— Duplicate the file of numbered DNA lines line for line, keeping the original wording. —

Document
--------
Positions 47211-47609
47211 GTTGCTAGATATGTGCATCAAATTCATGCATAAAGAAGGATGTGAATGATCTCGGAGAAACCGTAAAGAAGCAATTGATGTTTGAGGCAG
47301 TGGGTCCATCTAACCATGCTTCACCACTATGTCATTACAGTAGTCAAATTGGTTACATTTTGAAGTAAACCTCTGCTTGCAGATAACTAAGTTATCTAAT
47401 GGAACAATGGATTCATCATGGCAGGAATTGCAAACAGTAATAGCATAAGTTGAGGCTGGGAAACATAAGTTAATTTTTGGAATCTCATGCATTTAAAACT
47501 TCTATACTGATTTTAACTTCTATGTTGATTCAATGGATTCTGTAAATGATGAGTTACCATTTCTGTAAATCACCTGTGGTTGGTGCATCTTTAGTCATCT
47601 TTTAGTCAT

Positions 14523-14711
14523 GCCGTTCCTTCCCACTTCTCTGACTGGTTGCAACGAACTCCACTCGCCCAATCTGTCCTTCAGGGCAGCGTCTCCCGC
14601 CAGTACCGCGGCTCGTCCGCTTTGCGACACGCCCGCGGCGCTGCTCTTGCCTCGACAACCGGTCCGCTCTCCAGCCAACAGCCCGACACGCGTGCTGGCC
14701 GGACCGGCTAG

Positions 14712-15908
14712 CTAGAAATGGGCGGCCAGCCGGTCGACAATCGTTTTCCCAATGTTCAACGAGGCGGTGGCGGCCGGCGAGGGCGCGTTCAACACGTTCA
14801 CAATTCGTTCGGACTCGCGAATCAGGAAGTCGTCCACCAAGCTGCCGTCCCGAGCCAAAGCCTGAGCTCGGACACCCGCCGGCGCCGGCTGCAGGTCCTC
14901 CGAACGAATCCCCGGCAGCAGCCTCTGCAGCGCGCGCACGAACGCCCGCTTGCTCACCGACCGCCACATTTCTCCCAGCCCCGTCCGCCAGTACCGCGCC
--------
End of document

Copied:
Positions 47211-47609
47211 GTTGCTAGATATGTGCATCAAATTCATGCATAAAGAAGGATGTGAATGATCTCGGAGAAACCGTAAAGAAGCAATTGATGTTTGAGGCAG
47301 TGGGTCCATCTAACCATGCTTCACCACTATGTCATTACAGTAGTCAAATTGGTTACATTTTGAAGTAAACCTCTGCTTGCAGATAACTAAGTTATCTAAT
47401 GGAACAATGGATTCATCATGGCAGGAATTGCAAACAGTAATAGCATAAGTTGAGGCTGGGAAACATAAGTTAATTTTTGGAATCTCATGCATTTAAAACT
47501 TCTATACTGATTTTAACTTCTATGTTGATTCAATGGATTCTGTAAATGATGAGTTACCATTTCTGTAAATCACCTGTGGTTGGTGCATCTTTAGTCATCT
47601 TTTAGTCAT

Positions 14523-14711
14523 GCCGTTCCTTCCCACTTCTCTGACTGGTTGCAACGAACTCCACTCGCCCAATCTGTCCTTCAGGGCAGCGTCTCCCGC
14601 CAGTACCGCGGCTCGTCCGCTTTGCGACACGCCCGCGGCGCTGCTCTTGCCTCGACAACCGGTCCGCTCTCCAGCCAACAGCCCGACACGCGTGCTGGCC
14701 GGACCGGCTAG

Positions 14712-15908
14712 CTAGAAATGGGCGGCCAGCCGGTCGACAATCGTTTTCCCAATGTTCAACGAGGCGGTGGCGGCCGGCGAGGGCGCGTTCAACACGTTCA
14801 CAATTCGTTCGGACTCGCGAATCAGGAAGTCGTCCACCAAGCTGCCGTCCCGAGCCAAAGCCTGAGCTCGGACACCCGCCGGCGCCGGCTGCAGGTCCTC
14901 CGAACGAATCCCCGGCAGCAGCCTCTGCAGCGCGCGCACGAACGCCCGCTTGCTCACCGACCGCCACATTTCTCCCAGCCCCGTCCGCCAGTACCGCGCC